"Ethics is knowing the difference between what you have a right to do and what is right to do." -- Justice Potter Stewart


Welcome to the inaugural post for the Ethical Capitalist, a non- partisan blog that will comment on current events focusing on business, politics and human behavior. 

About 15 months ago, I was asked at a cocktail party about my position on the next presidential election. At the same time, Donald Trump was bilking and litigating in relative obscurity, and Colonel Sanders had a Q rating well above his older brother Bernie. To the casually political like myself, it appeared that the race was going to be between America’s post-Kennedy royal families - Clinton v. Bush. I responded with a terse, “wake me when it’s over”. 

Not even one month later, Trump announced his candidacy and along with Melania, he pulled the whole country down in that escalator ride. Since that moment, I have been transfixed with the presidential race. I am addicted to Real Clear Politics, relentlessly pouring through articles and commentary ranging from Breitbart/Fox to the New York Times. Who needs grad school when you can get a “Masters in Humanity”, with the race tying together political science, psychology, sociology, history, foreign affairs, anthropology, ethics, journalism and communications. I find it thrilling to connect the dots and come to some conclusion only to read the same conclusion days later in the Wall Street Journal editorial page (a cheap thrill indeed). Unfortunately, some of the conclusions that I have reached are disturbing, and test my faith in mankind. But I take some solace in the fact that sometimes you need to break something before you replace it with something better (did you hear that Republican Party?). 

There will be ample opportunity to discuss politics going forward, but this comment is about the drug maker Mylan and its marquis product, the EpiPen. As most now know, the EpiPen provides a life saving dose of adrenaline to people who are experiencing a severe allergic reaction. Mylan acquired the EpiPen in 2007 and since then has raised the price from $100 to over $600 for a two-pack (note: the adrenaline that comes in the EpiPen costs $1/dose). It was able to make this increase because the EpiPen enjoys a virtual monopoly. 

Apparently, pricing a $6 life saving product at $600 is upsetting to many people, especially parents of school aged children with allergies who needed a pack or two or EpiPens for back to school. When Mylan CEO Heather Bresch was asked about that on CNBC she replied, “nobody is more frustrated than me.” While I doubt that is true, what is indeed true is her next statement to the New York Times. “I am running a business,” she said. ”I am a for-profit business. I am not hiding from that.” But don’t drug cartels run for profit? So what is the difference? Well, for starters, raising prices for the EpiPen is not illegal. So if it’s not illegal, and it’s a for profit business, then there shouldn’t be a problem. Capitalists and shareholders rejoice! 

But wait, there’s more. Would you think it’s a problem if Ms. Bresch was awarded an MBA by West Virginia University which was then run by a former Mylan lobbyist, despite the fact that she did not finish her coursework? Would you think it’s a problem if her pay also increased by 600%, to a staggering $19mm in 2015? Would you think it’s a problem if that pay package was approved by the lead independent director, and that the Mylan HQ sits on a piece of land that Mylan purchased from that director without disclosing it? Or that the company rejected a takeover bid at twice the stock price (perhaps to keep its management and board and its hefty compensation packages in place)?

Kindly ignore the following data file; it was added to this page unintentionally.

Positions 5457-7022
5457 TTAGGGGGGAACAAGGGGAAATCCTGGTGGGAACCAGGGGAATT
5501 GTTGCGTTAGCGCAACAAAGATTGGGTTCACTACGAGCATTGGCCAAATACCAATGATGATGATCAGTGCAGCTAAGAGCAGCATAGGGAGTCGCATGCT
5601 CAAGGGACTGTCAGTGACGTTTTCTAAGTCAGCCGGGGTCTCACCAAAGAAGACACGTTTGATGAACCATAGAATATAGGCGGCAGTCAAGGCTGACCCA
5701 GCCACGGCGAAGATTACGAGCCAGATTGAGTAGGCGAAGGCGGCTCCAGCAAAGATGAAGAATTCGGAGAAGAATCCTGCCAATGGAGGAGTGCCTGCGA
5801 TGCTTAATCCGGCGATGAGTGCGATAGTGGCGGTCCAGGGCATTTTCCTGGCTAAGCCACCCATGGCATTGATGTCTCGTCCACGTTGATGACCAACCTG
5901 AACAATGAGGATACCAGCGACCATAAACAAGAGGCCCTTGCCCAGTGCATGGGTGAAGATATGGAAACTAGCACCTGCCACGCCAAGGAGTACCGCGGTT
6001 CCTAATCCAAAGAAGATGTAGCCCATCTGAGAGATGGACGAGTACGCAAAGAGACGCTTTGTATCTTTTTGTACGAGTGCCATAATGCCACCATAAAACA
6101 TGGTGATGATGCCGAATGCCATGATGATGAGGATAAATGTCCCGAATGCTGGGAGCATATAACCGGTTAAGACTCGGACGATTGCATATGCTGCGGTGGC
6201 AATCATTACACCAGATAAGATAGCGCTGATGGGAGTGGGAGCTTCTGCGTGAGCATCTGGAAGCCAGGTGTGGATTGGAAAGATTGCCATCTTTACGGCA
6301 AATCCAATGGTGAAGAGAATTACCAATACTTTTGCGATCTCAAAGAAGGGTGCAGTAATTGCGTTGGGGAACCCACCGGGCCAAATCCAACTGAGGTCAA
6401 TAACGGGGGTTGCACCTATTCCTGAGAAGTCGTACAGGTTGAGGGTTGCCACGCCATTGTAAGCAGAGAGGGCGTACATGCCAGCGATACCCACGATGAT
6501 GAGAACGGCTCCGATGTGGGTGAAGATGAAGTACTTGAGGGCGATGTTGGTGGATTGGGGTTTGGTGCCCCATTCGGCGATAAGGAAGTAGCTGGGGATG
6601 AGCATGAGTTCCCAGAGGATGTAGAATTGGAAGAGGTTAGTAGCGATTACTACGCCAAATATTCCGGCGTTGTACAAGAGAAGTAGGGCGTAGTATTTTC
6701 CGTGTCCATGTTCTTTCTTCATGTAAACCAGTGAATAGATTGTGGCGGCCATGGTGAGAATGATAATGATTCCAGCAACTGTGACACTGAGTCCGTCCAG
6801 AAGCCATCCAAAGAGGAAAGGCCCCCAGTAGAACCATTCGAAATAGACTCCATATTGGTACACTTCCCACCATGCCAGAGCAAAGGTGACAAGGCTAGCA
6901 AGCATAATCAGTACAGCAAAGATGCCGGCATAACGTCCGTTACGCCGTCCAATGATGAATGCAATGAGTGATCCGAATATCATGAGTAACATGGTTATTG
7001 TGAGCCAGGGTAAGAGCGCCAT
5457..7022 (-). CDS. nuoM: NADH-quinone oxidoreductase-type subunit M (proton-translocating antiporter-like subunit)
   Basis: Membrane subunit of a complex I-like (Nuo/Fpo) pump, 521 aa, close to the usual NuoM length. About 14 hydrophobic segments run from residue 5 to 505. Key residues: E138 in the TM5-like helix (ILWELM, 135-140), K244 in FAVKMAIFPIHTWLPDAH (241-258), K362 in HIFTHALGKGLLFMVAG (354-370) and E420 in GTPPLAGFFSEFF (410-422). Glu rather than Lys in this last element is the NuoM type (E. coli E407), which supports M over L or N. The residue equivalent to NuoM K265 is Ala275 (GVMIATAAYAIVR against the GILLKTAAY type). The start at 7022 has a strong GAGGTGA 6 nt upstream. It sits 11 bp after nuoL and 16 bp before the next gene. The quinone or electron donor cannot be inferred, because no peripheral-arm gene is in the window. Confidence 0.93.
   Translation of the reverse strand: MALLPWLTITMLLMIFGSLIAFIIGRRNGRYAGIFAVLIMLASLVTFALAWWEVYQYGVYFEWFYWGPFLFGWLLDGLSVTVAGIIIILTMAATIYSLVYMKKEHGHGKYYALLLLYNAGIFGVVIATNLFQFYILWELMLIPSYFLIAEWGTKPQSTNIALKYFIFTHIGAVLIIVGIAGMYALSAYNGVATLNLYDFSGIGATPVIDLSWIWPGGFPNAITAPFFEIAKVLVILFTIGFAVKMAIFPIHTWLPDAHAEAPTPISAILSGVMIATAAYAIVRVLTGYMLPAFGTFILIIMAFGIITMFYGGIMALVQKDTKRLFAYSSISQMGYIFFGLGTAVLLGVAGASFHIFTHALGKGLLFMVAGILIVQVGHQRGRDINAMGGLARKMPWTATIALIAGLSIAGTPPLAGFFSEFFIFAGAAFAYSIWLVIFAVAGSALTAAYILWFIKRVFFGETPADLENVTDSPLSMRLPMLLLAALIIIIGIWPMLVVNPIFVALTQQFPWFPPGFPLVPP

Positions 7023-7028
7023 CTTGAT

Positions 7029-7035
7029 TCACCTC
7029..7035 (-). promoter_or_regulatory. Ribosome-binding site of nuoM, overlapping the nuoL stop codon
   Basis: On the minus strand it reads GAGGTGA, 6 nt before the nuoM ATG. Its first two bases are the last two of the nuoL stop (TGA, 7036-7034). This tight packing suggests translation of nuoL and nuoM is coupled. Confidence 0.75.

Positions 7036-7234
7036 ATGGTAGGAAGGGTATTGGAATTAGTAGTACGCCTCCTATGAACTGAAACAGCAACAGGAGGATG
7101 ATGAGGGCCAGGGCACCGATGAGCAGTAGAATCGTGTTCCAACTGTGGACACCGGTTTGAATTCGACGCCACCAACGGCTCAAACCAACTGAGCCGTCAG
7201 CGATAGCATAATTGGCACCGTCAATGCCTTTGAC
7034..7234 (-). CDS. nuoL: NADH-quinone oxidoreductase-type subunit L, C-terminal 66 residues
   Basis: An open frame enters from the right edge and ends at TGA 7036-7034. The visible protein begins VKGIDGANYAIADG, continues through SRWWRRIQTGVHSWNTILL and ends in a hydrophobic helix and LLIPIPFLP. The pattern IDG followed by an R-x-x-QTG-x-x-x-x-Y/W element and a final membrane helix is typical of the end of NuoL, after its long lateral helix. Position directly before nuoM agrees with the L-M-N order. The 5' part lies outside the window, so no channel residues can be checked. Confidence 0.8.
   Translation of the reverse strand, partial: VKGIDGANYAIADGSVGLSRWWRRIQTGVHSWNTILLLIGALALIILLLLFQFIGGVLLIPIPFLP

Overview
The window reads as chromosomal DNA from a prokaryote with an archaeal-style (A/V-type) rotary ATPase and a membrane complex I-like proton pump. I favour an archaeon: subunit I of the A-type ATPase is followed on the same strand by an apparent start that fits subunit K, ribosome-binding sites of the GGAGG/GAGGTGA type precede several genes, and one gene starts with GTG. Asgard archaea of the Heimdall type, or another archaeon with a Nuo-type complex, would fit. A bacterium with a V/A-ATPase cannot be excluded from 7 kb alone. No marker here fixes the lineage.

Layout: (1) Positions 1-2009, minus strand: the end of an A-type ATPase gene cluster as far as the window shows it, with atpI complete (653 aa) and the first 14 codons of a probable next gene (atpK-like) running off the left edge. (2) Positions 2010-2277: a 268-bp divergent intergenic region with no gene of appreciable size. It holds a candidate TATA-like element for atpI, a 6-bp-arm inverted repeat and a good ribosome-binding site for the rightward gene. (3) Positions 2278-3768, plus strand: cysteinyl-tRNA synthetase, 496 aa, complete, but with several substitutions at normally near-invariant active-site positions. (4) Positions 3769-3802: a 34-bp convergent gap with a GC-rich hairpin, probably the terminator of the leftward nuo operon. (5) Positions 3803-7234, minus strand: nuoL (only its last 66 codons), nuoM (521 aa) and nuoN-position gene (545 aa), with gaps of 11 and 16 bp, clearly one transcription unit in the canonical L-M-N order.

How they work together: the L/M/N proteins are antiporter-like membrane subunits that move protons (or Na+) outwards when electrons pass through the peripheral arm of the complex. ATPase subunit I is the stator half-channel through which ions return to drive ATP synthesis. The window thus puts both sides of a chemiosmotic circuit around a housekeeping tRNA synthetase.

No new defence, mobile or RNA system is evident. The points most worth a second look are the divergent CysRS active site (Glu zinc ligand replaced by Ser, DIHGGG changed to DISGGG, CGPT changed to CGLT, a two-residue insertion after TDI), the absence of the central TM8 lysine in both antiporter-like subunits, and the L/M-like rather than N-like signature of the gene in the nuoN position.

In fact, none of the facts listed above change the conclusion that Mylan was well within its prerogative as a for profit business in raising the price of the EpiPen. While the media and legislators raise all of the above-listed factors in criticizing the price increase, none of them are relevant. While the price increase is uncomfortable to many, and may be a poor long term choice for the business, it is well within capitalism. That the EpiPen is a life saving drug does not change the calculation. And while getting paid $19mm feels excessive, it is not unethical. 

But the EpiPen price increase has shined a light on other unseemly behaviors at the company and what certainly appears to be a violation of the board’s fiduciary duty to the shareholders (which has been masked by a healthy price increase of the shares). Ms. Bresch has committed resume fraud and the board should have asked for her resignation. Second, the lead outside director, who was enriched by the company, approved Ms. Bresch’s pay package which is an obvious conflict of interest. Third, the board rejected a takeover bid at twice the share price, something clearly more in its and management’s interest rather than the shareholders. 

My conclusion is that it is unethical is to run a company where the board and the management’s primary goal is to sustain and increase their compensation levels (over $300mm in the last 5 years for senior management), and are willing to overlook false resumes, conflicts of interests and big shareholder paydays to do so. 

Let me be clear. Capitalism is a system. It has no ethics to it. It is best system on earth for enlarging the economic pie of a country. But with that enlarged pie comes the challenging part of dividing it
up. That division is not up to capitalism itself, but to the capitalists. And a word of warning to the capitalists at the top of the pyramid, if you don’t do a better job sharing it with your shareholders, employees and customers, you will be rich, but spending a lot of that excess cash on “pitchfork protection”.